It is said in the Catechism of the Catholic Church that the “Church makes a moral judgment about economic and social matters, ‘when the fundamental rights of the person or the salvation of souls requires it,’” and “strives to inspire right attitudes with respect to earthly goods and in socio-economic relationships.”  (Catechism of the Catholic Church [CCC] 2420) The “social doctrine of the Church developed in the nineteenth century when the Gospel encountered modern industrial society with its new structures for the production of consumer goods, its new concept of society, the state and authority, and its new forms of labor and ownership.” (CCC 2421) This “social teaching comprises a body of doctrine, which is articulated as the Church interprets events in the course of history, with the assistance of the Holy Spirit, in the light of the whole of what has been revealed by Jesus Christ.”
In a recent article for The Catholic Thing called “The Myth of Catholic Social Teaching”  John Zmirak calls into question the very existence of a coherent body of Catholic social doctrine that is morally binding on Catholics. What he appears to find particularly irksome is the fact that while the Church “has rejected the totalitarian and atheistic ideologies associated in modem times with ‘communism’ or ‘socialism,’” she has also “refused to accept, in the practice of ‘capitalism,’ individualism and the absolute primacy of the law of the marketplace over human labor.” Regulating the economy “solely by the law of the marketplace,” the Catechism says, “fails social justice, for ‘there are many human needs which cannot be satisfied by the market.’ Reasonable regulation of the marketplace and economic initiatives, in keeping with a just hierarchy of values and a view to the common good, is to be commended.” (CCC 2425)
Mr. Zmirak has raised an important point that should be explored. Are Catholics free to reject Catholic social doctrine without compromising their religion? There are Catholics who oppose certain aspects of Catholic social teaching. Does it constitute dissent to do so?
The infallibility promised to the Church is “‘present in the body of bishops when, together with Peter's successor, they exercise the supreme Magisterium,’ above all in an Ecumenical Council.”  (CCC 891) The Second Vatican Council produced two documents that make up part of the body of Catholic social doctrine: Dignitatis Humanae and Gaudium et Spes. In Gaudium et Spes we find statements like this:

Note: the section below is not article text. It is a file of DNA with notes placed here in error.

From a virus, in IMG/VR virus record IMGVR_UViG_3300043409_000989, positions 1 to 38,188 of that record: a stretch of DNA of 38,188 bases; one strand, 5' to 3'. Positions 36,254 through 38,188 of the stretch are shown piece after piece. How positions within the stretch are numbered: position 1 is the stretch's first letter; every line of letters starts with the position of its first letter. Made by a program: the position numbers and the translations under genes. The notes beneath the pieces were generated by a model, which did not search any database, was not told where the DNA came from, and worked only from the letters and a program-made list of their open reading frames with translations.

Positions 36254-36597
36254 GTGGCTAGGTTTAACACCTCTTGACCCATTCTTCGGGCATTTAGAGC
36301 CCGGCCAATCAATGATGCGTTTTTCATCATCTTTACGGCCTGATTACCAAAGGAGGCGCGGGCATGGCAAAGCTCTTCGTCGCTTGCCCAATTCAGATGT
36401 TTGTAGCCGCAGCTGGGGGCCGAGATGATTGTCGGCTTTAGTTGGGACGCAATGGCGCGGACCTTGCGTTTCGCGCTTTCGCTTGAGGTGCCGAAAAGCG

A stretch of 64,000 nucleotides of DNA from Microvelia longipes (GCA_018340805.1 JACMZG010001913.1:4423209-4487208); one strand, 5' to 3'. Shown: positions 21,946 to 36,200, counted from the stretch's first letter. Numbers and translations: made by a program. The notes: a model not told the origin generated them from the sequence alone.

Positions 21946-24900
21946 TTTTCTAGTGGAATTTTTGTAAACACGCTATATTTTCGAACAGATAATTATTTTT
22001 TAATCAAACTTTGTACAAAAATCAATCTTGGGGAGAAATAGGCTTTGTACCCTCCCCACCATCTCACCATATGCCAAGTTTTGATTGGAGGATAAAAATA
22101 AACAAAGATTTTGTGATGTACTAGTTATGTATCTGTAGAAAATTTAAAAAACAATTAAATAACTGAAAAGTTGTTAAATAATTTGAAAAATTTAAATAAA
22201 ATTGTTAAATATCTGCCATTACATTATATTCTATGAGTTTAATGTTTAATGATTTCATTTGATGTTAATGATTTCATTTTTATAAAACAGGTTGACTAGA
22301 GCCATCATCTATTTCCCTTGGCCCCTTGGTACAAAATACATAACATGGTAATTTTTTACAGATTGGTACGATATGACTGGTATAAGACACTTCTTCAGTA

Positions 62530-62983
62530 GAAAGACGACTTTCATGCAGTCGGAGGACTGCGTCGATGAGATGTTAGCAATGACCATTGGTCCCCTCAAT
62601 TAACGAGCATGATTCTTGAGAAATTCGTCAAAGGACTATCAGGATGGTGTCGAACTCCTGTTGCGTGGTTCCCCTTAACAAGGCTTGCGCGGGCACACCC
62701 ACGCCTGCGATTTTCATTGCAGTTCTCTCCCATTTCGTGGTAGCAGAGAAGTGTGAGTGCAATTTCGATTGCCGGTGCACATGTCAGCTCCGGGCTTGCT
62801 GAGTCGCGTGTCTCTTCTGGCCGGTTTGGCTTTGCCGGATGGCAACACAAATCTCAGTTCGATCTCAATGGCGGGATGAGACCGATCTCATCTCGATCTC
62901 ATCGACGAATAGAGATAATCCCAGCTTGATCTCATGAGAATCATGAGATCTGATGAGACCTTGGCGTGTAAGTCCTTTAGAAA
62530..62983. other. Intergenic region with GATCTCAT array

“Many people, especially in economically advanced areas, seem, as it were, to be ruled by economics, so that almost their entire personal and social life is permeated with a certain economic way of thinking. Such is true both of nations that favor a collective economy and of others. At the very time when the development of economic life could mitigate social inequalities (provided that it be guided and coordinated in a reasonable and human way), it is often made to embitter them; or, in some places, it even results in a decline of the social status of the underprivileged and in contempt for the poor. While an immense number of people still lack the absolute necessities of life, some, even in less advanced areas, live in luxury or squander wealth. Extravagance and wretchedness exist side by side. While a few enjoy very great power of choice, the majority are deprived of almost all possibility of acting on their own initiative and responsibility, and often subsist in living and working conditions unworthy of the human person.” (63) 
“Growth is not to be left solely to a kind of mechanical course of the economic activity of individuals, nor to the authority of government. For this reason, doctrines which obstruct the necessary reforms under the guise of a false liberty, and those which subordinate the basic rights of individual persons and groups to the collective organization of production must be shown to be erroneous.” (65)
“Among the basic rights of the human person is to be numbered the right of freely founding unions for working people. These should be able truly to represent them and to contribute to the organizing of economic life in the right way. Included is the right of freely taking part in the activity of these unions without risk of reprisal. Through this orderly participation joined to progressive economic and social formation, all will grow day by day in the awareness of their own function and responsibility, and thus they will be brought to feel that they are comrades in the whole task of economic development and in the attainment of the universal common good according to their capacities and aptitudes.” (68)